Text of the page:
Use your FREE Photoshop mist brushes to add loads of atmosphere to photos

Watch video: Add mist and fog effortlessly in Photoshop CC

A misty morning is one of the most magical times to head out with your camera. But if the conditions aren’t right – or you want to enhance any existing mist – then it is possible to create your own. In our scene the mist is rolling in over the landscape, but the tree is clear. As such, this can be a good time to paint in a little more mist to enhance the atmosphere.

In visual terms, mist and fog are simply light, blurry patches of air. This is easily recreated with Photoshop CC brush skills, but it can be tricky to match the shape of the mist – so we’ve supplied ten mist brushes for you to use over your photos. Click here to download them free. Each creates a random mist effect; all you have to do is make a new layer, choose a mist brush and click around the image to add a random mist effect.

Real mist will become stronger as the scene recedes into the distance. So to make our effect more realistic we can mimic this by making the mist thicker in distant parts of the scene. It helps if we can paint the mist ‘behind’ objects like the tree in this instance. This is done by selecting and copying the tree to a new layer, then painting on a layer below so that the mist looks like it’s stronger behind the tree. 

We’ve supplied a starting picture for you to try the mist brushes on, but why not use the brushes to give your own photographs an atmospheric misty makeover? 

01 Load in your free brushes

(Image credit: James Paterson)

Download our start files here and with Photoshop running, double-click the supplied brush .abr file to load in the brushes. Grab the brush tool (B) then click the brush picker in the options. Scroll down the list to find the new ten mist brushes. Choose one of them then hit D and X to set color to white.

02 Paint in the fog

(Image credit: James Paterson)

Click the New Layer icon in the Layers panel to make a new layer. Click around the shot with the brush tool to paint in mist. Use the ] and [ keys to vary your brush tip as you paint. Each time you click, the brush tip will change shape and orientation for a random result.

03 Select the tree

(Image credit: James Paterson)

Highlight the bottom layer, grab the Object Selection tool and click the tree to select it. Click the Select and mask button, grab the Refine Edge brush and paint over the edges of the tree to improve the selection. Set Output: New Layer with Layer Mask and hit OK.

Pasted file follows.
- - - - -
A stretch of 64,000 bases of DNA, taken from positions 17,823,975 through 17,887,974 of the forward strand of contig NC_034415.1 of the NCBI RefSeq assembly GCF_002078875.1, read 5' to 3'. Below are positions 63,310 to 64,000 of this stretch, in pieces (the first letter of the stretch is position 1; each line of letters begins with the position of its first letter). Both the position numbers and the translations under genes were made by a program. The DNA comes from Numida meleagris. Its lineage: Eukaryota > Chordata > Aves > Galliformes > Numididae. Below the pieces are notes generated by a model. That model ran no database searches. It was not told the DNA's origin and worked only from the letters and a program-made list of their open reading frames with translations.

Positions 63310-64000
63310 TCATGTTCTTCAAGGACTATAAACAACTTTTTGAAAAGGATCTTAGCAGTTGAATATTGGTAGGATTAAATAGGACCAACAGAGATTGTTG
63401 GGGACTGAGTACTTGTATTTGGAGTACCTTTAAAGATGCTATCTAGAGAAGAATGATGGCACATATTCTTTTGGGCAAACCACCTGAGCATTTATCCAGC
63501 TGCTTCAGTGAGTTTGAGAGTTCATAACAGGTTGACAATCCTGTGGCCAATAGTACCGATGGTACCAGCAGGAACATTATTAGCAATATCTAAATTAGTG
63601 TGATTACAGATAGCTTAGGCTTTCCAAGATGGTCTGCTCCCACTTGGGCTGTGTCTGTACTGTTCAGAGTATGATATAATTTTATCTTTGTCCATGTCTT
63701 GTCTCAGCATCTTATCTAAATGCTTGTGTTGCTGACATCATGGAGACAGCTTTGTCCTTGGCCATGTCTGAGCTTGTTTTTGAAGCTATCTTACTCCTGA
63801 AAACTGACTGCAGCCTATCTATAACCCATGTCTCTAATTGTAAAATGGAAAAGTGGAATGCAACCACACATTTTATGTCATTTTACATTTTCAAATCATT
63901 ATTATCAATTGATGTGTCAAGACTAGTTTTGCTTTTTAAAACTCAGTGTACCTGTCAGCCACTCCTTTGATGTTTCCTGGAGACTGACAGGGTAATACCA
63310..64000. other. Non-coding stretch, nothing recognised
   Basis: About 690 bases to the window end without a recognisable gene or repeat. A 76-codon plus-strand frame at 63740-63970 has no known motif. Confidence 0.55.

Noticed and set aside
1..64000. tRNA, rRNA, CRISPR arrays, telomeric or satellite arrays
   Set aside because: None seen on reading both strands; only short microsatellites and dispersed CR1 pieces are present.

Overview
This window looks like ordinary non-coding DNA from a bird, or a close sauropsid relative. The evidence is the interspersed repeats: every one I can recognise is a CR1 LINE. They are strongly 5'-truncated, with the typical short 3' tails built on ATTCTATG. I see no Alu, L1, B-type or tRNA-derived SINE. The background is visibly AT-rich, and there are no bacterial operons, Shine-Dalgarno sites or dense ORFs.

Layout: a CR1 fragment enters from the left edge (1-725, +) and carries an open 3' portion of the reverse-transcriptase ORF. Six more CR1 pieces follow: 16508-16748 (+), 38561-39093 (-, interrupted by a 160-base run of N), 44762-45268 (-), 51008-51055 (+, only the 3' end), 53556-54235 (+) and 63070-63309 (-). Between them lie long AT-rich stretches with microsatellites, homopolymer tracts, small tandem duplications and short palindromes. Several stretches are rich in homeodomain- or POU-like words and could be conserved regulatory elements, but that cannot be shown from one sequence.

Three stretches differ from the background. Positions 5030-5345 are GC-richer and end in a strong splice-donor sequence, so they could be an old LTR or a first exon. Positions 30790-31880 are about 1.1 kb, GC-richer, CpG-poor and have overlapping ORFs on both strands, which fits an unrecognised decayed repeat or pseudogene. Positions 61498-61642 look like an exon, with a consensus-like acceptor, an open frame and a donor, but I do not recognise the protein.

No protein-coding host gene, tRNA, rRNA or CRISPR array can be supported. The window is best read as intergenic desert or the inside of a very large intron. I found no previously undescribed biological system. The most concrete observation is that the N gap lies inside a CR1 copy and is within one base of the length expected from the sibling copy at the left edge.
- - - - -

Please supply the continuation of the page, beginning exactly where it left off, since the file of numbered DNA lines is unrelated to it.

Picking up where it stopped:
04 Paint distant mist

(Image credit: James Paterson)

Highlight the bottom layer then make a new empty layer above. Get another mist brush then paint to add more mist. This adds depth to the effect by making it look like it’s forming behind and in front of the tree. Paint more mist as the scene recedes into the distance.

05 Build it up

(Image credit: James Paterson)

Build up the mist effect using a combination of brush tips, varying the size of each brush. You can hit the number keys to set a brush opacity as you paint (1 for 10%, 2 for 20% and so on). You can also vary the opacity of the layer to make the mist more subtle.

06 Tone to finish

(Image credit: James Paterson)

Highlight the top layer and press Cmd/Ctrl + Shift + Alt + E to merge a copy of all layers, then go to Filter > Camera Raw Filter. Choose a profile in the basic settings (we used Artistic 04) and reduce Temperature to cool the image, then make any other tonal changes you like.

PhotoPlus: The Canon Magazine

PhotoPlus: The Canon Magazine is the world's only monthly newsstand title that's 100% devoted to Canon, so you can be sure the magazine is completely relevant to your system. 

Read more:

The best photo editing software: image editors for novices through to pros
The best photo-editing laptops: top laptops for photographers
10 best online photography courses – from beginner guides to masterclasses

Thank you for reading 5 articles this month* Join now for unlimited access

Enjoy your first month for just £1 / $1 / €1

*Read 5 free articles per month without a subscription

Join now for unlimited access

Try first month for just £1 / $1 / €1

James Paterson

The lead technique writer on Digital Camera MagazinePhotoPlus: The Canon Magazine and N-Photo: The Nikon Magazine, James is a fantastic general practice photographer with an enviable array of skills across every genre of photography. 

Whether it's flash photography techniques like stroboscopic portraits, astrophotography projects like photographing the Northern Lights, or turning sound into art by making paint dance on a set of speakers, James' tutorials and projects are as creative as they are enjoyable. 

As the editor of Practical Photoshop magazine, he's also a wizard at the dark arts of Photoshop, Lightroom and Affinity, and is capable of some genuine black magic in the digital darkroom, making him one of the leading authorities on photo editing software and techniques.